24 Hours in the Old Pueblo is a wildly popular race that happens every year outside Tuscon, Arizona. 24-hour mountain bike racing is quite challenging because of fitness, nutrition, and equipment demands. This guide to 24 Hours in the Old Pueblo will help you prepare for the course, select your strategy, and provide tips for your race.
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The format sounds simple—complete as many laps of the course as you can in 24 hours. You can race 24 Hours in the Old Pueblo either solo or with a team. Team sizes range from two people up to 10 and include male, female, and co-ed categories. The winner is decided by the total number of laps completed, and if two people or teams have the same number of laps, the order of finish of the last lap is the tiebreaker.
The race begins at noon and utilizes a Lemans style start with the riders staged about 400 yards away from the bikes. After the starting gun fires, a mad dash ensues towards the bike racks. Once riders are one the course, they must finish the lap themselves. You can only switch team riders at the check-in station just past the start/finish line.
At the completion of every lap, riders must dismount and enter the check-in station to make sure the lap is counted. Each rider is given a small wooden baton that must be presented to the lap timer. If you’re on a team, the baton must be passed to the rider heading out on the course. If you start a lap, it must be completed before the end of your race, or you will be given a DNF for the entire race. So when heading out for your last lap, make sure you have enough time to finish it before noon the next day.
- Have a teammate yelling or holding a sign next to your bike. That will make it easier to find during the start.
- To be at the front of the starting area, you’ll have to get there early. As more racers pile in, be aware that you’ll have to continue to push forward to stay near the front.
- If you’re on a team and aren’t sure what a teammate’s lap time will be, use a tracking feature like Strava Beacon or something similar. That way, you can get down to the check-in station on time.
24 Hours in the Old Pueblo Course
The course for the race is about 16 miles long, with approximately 8 miles of singletrack. It’s a non-technical course that mostly loose crushed granite over hardpack. Even though the 24 Hours in the Old Pueblo course isn’t technical, the fatigue, changing light conditions, and passing riders make it technically demanding. There are not too many steep sections, but the course is mostly downhill for the first five miles and gently uphill for the last 11 miles.
The main train out of 24 Hour Town is Gasline. It features some steep rollers on the way down with some whoops you can pump over. Some riders that weren’t expecting the whoop and have crashed bombing down the hill way too fast. There are a few rocky sections towards the end of the course, including a large rock drop-in near the start/finish line. There is also the Gasline Bypass. This fun section of the trail is worth riding at least once.
There are plenty of fast sections where cornering ability is going to be your limiter. It’s worthwhile to spend some time practicing cornering at speed on a loose-over-hard trail. Pre-riding a course is always recommend, but for 24 Hours in the Old Pueblo, it’s not an absolute necessity. However, it’s a good idea to get familiar with riding at night beforehand.
If you’re racing 24 Hours in the Old Pueblo, get comfortable passing and being passed. Heading off the trail for passing isn’t an option in many spots because of the cactus. You’ll want to avoid the cactus at all costs. It doesn’t just poke you but can also cause lingering swelling. It’s helpful to have a bell to let other people know you are coming, but you can also call out. A good practice is to call out “when you get a chance, I’d like to get by,” and then when you are passing “on your left/right.”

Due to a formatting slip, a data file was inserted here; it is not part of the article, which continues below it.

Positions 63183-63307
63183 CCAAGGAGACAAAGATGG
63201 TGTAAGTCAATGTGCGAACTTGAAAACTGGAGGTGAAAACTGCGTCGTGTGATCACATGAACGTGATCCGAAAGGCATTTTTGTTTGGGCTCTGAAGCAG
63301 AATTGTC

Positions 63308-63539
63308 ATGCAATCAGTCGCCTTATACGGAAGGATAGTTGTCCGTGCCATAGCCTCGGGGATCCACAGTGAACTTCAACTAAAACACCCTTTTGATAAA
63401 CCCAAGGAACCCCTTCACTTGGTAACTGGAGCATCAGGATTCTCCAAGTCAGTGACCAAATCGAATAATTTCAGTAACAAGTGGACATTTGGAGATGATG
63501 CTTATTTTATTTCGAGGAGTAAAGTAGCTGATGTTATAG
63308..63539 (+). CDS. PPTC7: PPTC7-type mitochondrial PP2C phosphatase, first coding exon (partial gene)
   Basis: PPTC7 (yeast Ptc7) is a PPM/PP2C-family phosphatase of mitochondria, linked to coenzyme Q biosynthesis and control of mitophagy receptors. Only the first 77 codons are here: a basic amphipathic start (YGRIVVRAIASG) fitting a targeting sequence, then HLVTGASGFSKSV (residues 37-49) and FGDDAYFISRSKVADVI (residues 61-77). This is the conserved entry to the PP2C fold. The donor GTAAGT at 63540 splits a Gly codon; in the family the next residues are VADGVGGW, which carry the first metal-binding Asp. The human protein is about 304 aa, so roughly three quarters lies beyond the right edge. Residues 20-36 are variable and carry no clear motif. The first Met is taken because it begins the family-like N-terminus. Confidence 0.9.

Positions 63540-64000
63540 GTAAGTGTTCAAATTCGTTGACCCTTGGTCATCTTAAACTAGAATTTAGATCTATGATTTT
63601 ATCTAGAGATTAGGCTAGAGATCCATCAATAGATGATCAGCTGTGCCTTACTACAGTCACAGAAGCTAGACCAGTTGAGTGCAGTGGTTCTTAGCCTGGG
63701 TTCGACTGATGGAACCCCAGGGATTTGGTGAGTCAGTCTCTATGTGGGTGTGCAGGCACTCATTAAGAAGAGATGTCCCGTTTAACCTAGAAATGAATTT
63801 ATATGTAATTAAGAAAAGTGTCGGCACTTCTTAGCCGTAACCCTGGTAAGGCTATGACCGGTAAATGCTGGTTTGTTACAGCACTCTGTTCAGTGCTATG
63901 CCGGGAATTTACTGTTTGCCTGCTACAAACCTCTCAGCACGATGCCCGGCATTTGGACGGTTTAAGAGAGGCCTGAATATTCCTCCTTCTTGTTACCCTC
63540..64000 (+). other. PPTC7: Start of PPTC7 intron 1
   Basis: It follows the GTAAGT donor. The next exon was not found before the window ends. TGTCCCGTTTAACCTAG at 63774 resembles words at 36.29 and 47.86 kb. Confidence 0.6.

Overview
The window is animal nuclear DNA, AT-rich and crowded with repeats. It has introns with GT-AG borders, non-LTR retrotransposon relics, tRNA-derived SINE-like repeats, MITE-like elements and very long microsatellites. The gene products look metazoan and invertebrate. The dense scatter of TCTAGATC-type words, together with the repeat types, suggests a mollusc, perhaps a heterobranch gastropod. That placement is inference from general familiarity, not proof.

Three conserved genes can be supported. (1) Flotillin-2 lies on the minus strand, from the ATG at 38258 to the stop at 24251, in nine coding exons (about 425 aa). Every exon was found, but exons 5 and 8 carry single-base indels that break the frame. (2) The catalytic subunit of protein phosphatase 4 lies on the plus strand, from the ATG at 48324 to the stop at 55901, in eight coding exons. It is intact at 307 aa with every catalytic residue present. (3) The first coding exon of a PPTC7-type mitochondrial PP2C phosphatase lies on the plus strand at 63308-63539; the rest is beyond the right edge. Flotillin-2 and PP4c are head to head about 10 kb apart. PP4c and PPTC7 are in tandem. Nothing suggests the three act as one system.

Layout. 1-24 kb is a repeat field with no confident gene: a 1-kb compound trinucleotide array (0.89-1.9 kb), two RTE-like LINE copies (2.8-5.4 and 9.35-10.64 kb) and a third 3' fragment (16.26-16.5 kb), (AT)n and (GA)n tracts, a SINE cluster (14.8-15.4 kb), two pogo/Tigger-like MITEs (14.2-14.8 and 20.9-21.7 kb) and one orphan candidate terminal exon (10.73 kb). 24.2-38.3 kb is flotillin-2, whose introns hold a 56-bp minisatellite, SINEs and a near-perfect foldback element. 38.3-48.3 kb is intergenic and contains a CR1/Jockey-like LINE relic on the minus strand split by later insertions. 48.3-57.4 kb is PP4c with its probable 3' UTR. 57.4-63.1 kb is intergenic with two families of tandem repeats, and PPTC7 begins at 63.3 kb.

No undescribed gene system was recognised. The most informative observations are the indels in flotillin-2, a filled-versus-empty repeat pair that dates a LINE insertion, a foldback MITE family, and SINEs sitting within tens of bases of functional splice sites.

Training for 24 Hours in the Old Pueblo
Although it’s mountain biking, steady power is the key because of the consistent elevation profile. The best way to build a training plan for 24 Hours in the Old Pueblo is to use Plan Builder. General Build and Cross Country Marathon Speciality are a better choice than Short Power Build and Cross Country Olympic. Surges in power, which are frequently required, only come when you need to pass someone.
- Practice cornering in similar conditions so you can hold your speed up in the plentiful fast sections.
- Go riding with a friend and session passing them on the trail to get comfortable.
- Watch out for the whoops when going downhill in the Gasline section.
- Just for fun, take the Gasline Bypass at least once during the race.
Pacing a 24 Hour Race
Pacing 24 Hours in the Old Pueblo hinges on several factors. If you’re riding for fun, you can pace by feel, but it’s a good idea to build a pacing plan if you’re racing competitively. There will be differences based on whether you are racing solo, part of a team, and team size.
When racing solo, it’s vital to nail your pacing strategy. An Intensity Factor (IF) of .70 is at the high end of what would be sustainable for an event this long. Being a bit more conservative will help. Once you choose an IF, just multiply it by your FTP to get your targeted Normalized Power. For example, if you chose a .60IF and your FTP is 250w, your target Normalized Power would be 150w.
Racing on a team means that you will be riding less, but how much less depends on team size and strategy. The larger the team, the harder you’ll be able to go and still have something left in the tank for your last lap. Competitive lap times are between an hour and an hour and a half. But remember that you’ll have to make that effort several times with some recovery in between. Instead of aiming to ride at your FTP for an hour, shoot for something around .95 IF.